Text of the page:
• Small CERN detector could help radiotherapy precision of head tumours
    Mária Martišíková (left), the project leader from Heidelberg University Hospital and German Cancer Research Center (DKFZ), and DKFZ researcher Laurent Kelleter. (Image Credit: Heidelberg University Hospital / H.Schroeder)
  • The Timepix3 chip developed at CERN (Credit: CERN)

Research News

Small CERN detector could help radiotherapy precision of head tumours

Mar 15 2024

Particle detectors similar to those used by physicists at CERN have now also found a role in a new imaging device now being tested on patients  by scientists from the German National Center for Tumor Diseases (NCT), the German Cancer Research Center (DKFZ), and the Heidelberg Ion Beam Therapy Center (HIT) at Heidelberg University Hospital. Supplied by Czech company ADVACAM the device, which includes a small Timepix3 pixel detector developed at CERN, enables head and neck tumours to be closely monitored during ion radiotherapy, making them easier to target while helping to limit the treatment’s side effects.

"One of the most advanced methods for treating head and neck tumours involves irradiation with ion beams. This has one unique feature: it can be precisely tailored to the depth inside the human head where the particles should have the maximal effect”, explained Mária Martišíková, the head of the DKFZ team.

Ion radiation, like other types of irradiation, also has the drawback of affecting healthy tissue areas around the tumour and precise targeting of tumours is particularly challenging in the brain, where damage to the optic nerve or a patient’s memory are possible. X-ray computed tomography (CT) scan images taken before treatment essentially provide a map to target the tumour with ion beams;  however further complications can arise during therapy as changes in the skull may evolve that alter the target and until now, physicians have lacked a reliable tool to alert them in case of such a change in the brain.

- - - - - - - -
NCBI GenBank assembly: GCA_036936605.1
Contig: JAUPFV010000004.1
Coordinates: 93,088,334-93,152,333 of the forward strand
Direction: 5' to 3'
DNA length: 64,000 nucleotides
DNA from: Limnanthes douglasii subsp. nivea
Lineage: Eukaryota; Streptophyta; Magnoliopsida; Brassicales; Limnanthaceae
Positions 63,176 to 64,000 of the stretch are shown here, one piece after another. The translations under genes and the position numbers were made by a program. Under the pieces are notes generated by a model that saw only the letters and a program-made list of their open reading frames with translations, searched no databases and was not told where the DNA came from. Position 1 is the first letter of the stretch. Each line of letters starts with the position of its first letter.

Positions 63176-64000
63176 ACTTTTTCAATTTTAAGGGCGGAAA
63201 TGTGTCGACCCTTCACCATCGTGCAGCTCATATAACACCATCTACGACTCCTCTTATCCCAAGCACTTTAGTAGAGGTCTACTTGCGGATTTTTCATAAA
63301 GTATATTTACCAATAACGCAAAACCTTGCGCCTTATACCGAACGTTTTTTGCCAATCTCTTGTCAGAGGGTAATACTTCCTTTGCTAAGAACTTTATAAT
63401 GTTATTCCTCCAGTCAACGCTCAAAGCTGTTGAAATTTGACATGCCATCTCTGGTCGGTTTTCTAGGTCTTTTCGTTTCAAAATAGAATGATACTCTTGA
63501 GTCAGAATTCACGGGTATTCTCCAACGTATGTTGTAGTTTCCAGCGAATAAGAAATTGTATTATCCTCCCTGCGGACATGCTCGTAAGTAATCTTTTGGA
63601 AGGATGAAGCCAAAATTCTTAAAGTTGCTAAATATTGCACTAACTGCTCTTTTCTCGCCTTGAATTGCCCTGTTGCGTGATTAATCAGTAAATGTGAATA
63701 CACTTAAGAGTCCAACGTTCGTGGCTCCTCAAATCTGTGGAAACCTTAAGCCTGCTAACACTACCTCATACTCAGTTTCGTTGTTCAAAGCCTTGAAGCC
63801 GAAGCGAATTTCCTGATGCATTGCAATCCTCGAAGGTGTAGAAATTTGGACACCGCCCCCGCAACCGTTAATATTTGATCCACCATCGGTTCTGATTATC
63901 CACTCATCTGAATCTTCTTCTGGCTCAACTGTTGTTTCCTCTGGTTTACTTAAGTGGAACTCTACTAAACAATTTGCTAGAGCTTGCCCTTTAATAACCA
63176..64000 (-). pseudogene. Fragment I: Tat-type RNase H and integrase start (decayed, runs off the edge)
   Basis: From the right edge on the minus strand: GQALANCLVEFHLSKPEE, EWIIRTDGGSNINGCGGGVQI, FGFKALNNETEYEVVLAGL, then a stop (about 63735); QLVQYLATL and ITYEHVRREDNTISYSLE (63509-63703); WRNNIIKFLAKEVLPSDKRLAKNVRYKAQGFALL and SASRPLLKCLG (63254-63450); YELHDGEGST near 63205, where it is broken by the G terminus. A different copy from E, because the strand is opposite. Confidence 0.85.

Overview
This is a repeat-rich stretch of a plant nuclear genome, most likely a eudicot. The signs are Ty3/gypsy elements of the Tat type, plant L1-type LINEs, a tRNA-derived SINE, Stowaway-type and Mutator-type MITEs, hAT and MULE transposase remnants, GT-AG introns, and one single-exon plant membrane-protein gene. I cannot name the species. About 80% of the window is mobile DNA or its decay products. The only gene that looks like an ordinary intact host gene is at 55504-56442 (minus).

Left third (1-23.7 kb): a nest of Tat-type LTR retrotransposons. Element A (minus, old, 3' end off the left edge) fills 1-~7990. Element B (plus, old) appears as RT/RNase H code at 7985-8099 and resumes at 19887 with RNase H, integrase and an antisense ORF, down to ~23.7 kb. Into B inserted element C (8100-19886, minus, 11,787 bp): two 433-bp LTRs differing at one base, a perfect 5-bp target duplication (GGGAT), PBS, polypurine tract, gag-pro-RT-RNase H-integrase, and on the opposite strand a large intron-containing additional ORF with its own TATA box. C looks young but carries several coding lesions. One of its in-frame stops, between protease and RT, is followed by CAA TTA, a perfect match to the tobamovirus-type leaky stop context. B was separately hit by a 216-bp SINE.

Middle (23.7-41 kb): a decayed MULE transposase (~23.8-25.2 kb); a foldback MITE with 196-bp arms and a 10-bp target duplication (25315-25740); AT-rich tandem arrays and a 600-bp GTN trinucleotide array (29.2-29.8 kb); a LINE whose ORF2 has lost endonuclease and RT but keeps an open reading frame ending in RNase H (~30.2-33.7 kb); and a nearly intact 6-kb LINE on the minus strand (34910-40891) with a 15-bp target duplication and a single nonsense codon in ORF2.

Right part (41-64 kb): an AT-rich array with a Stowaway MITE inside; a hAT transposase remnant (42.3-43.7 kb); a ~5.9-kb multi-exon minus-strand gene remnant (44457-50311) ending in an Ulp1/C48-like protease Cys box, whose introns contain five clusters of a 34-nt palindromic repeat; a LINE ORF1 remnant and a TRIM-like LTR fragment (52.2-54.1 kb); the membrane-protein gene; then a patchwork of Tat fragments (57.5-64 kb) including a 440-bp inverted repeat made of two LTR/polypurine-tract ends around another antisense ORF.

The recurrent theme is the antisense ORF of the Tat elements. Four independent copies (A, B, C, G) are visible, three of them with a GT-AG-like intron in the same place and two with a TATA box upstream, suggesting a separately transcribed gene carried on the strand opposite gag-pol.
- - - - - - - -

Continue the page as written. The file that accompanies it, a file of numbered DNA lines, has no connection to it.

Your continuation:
The new device now offers the potential for improving the navigation of the ion beams inside the head by tracking the secondary particles that are created when ions pass through it.

"Our cameras can register every charged particle of secondary radiation emitted from the patient's body. It's like watching balls scattered by a billiard shot. If the balls bounce as expected according to the CT image, we can be sure we are targeting correctly. Otherwise, it's clear that the 'map' no longer applies. Then it is necessary to replan the treatment," said Lukáš Marek from ADVACAM.

"We hope the new device will show us how often and where the tumour changes occur. It will allow us to reduce the overall irradiated volume of tissue, saving healthy tissue and reducing the side effects of radiotherapy. We will also be able to apply higher doses of radiation to the tumour" adds Martišíková.

“When we started developing pixel detectors for the LHC we had one target in mind – to detect and image each particle interaction and thereby help physicists to unravel the secrets of Nature at high energies. The Timepix detectors were developed by the multidisciplinary Medipix Collaborations whose aims are to take the same technology to new fields. Many of those fields were completely unforeseen at the beginning and this application is a brilliant example of that,” added Michael Campbell, Spokesperson of the Medipix Collaborations.

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